And I certainly wouldnt call China a proper example of a free market capitalist country, not to mention its flagrant lack of democracy that shows that development and political autonomy are not related. And lets not get into UK politicas, where the industrial evolution was over before we had universal suffrage.

    Oh looky here, people voluntarily joining what are to a large degree socialist entities:
    http://www.zmag.org/content/showarticle.cfm?SectionID=41&ItemID=10329

  10. #10 guthrie
    May 28, 2006

    Steve S- the basis of much of socialism and communism is that the workers in each business would be in charge of them. Hence GW wouldnt get a look in.

  11. #11 steve s
    May 28, 2006

    It’s my impression that in socialist countries the government does control those industries.

  12. #12 rob
    May 28, 2006

    “What vocabulary do you suggest to describe a state with centralised, governmental control over key industries, like power, water, and mass transit?”

    well, up until a few years ago, it was called “canada.” then the ideological fear mongering around state (i.e. public, i.e. “by the people”) ownership took hold, and the mass sell-off began. service declining, prices increasing… *sigh* pinochet would be delighted.

    let’s take the insurance corporation of british columbia for an example. it’s well-run. makes a profit. it’s terribly efficient, and it keeps the purse-stings tightly closed. basically, its like any other insurance corp. the difference is that when it makes a profit, the revenue pours back into the government where it is then spent on programs that benefit people.

    when they finally succeed in selling it off, the profit will go… where?

    why is the corporate beuaurocracy better than the public one it replaces? why is it better to have the company’s profit concentrated in a few hands, rather than redistributed to the people? why is it better to have insurers that can deny access to clients based on where they live, or to which demographic they belong?

    because public ownership is tantamount to stalininism? puh-leeze.

  13. #13 Jonathan Badger
    May 28, 2006

    Well, China is not technically a communist state more the kind of state capitalist country that Stalin loved

    Modern China absolutely *isn’t* a state capitalist country. In state capitalism, the state (and not private concerns) owns the capital. Yes, there are some factories still owned by the Chinese state. But they are in the minority these days. If modern China tells us anything it is that capitalism and democracy need not be linked.

    And I doubt that Stalin (or Mao) would love modern China.

  14. #14 Stanton
    May 28, 2006

    “And I doubt that Stalin (or Mao) would love modern China.”

    Especially since Stalin referred to Mao and his cohorts as “margerine Communists,” among other things.

  15. #15 steve s
    May 28, 2006

    So let’s say you’re Sergey and Larry, going to Stanford in a socialist USA, and you get an idea for a great search company. What do you do?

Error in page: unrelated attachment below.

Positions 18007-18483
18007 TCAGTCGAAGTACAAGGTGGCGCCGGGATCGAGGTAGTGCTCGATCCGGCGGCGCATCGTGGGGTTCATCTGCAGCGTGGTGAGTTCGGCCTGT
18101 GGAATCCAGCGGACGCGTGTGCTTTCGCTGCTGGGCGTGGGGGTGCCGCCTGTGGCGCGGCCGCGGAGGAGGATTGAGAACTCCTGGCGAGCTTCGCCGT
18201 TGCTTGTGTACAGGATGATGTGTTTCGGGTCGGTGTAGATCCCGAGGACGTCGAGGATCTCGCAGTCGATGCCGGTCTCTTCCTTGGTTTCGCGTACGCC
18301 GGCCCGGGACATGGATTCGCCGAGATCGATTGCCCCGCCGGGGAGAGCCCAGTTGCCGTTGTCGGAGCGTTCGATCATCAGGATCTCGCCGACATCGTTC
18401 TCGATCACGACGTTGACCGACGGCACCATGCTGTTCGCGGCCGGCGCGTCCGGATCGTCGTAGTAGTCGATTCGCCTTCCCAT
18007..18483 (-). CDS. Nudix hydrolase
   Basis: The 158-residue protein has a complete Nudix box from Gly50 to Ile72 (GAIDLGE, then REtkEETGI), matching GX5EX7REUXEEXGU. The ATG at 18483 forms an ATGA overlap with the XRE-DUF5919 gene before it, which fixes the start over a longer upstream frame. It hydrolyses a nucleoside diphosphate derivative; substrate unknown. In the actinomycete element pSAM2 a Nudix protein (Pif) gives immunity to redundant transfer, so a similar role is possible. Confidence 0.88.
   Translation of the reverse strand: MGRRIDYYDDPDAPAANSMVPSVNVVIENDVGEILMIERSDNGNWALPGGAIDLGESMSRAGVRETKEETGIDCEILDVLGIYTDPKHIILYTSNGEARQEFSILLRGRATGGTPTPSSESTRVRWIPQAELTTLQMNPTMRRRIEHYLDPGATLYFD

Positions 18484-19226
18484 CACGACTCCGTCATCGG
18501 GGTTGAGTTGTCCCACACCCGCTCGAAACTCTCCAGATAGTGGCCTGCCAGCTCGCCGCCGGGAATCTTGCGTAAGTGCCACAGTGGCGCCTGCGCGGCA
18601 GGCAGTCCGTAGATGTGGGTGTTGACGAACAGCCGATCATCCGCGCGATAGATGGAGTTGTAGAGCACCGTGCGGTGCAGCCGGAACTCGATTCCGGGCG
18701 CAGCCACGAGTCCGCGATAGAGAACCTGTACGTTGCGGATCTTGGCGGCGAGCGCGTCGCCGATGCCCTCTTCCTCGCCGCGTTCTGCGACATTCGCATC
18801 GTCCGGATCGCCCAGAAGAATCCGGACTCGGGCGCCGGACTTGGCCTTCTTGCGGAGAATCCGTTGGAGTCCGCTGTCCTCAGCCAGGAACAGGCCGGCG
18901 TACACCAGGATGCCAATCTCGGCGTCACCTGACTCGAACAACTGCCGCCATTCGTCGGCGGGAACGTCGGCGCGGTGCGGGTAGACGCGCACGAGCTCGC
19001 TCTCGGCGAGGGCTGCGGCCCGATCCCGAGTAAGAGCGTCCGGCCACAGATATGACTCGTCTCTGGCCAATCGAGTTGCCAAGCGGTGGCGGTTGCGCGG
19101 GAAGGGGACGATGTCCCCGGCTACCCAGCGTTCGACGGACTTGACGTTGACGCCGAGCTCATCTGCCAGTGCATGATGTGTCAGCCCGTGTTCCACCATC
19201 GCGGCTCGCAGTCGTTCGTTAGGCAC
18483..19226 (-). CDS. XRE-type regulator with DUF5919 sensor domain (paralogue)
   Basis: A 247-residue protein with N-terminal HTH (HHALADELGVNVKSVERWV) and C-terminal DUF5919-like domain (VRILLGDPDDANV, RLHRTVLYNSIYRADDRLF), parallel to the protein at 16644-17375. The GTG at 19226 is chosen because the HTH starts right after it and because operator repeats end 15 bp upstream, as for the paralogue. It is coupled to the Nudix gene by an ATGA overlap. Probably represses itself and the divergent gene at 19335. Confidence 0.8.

16. #16 Loren Petrich
    May 28, 2006

    I’ve noted that capitalism groupies totally adore socialized military and police forces, or at least go to great lengths to avoid finding fault with the concept. They never demand that these forces be disbanded and that people defend themselves or hire their own bodyguards if they want protection.

    “Your self-protection is your responsibility! You have no right to demand that the government extort money to finance your self-protection if you are too lazy to protect yourself!”

  17. #17 windy
    May 28, 2006

    So let’s say you’re Sergey and Larry, going to Stanford in a socialist USA, and you get an idea for a great search company. What do you do?

    Would there be “search companies” in this alternate socialist USA? What they did was get an idea for a search *engine* and write their thesis on that. So I assume they could still do that. But what to do with the search engine after that? Depends on what kind of socialist state this is. But isn’t Google a rather centralized design, something a state could implement? 😉

    (This reminds of the delightful alternate history story “The West is Red”. In that alternate reality centralized planning and computing worked best…
    http://www.sfsite.com/11a/road44.htm)

  18. #18 TylerD
    May 28, 2006

    “As countless examples show (Cuba, USSR, North Korea, communist Eastern Europe), there’s nothing like socialism to improve the well-being of the people.”

    Yes, and laissez-faire capitalism has zero problems. Except for corporate welfare, corporate special interest lobbying, exhorbitant insurance and medical costs, conglomeration, wages being pushed down to poverty level while CEO compensation shoots through the roof, planned obsolescence, recessions, depressions, bank panics, overprescribed drugs, unnecessary surgery, and environmental degradation.

  19. #19 tacitus
    May 28, 2006

    As this discussion shows, it’s always easier to argue against the extreme, on both sides. Few people these days want to see a purely centralized society, or a purely capitalist society. Both extremes concentrate too much power with too few individuals and leave the rest of the people out in the cold.

    The more rational debate is over how much government regulation and involvement is just right–and how to get our representatives in government to care about what’s in the public’s interest and not just their own!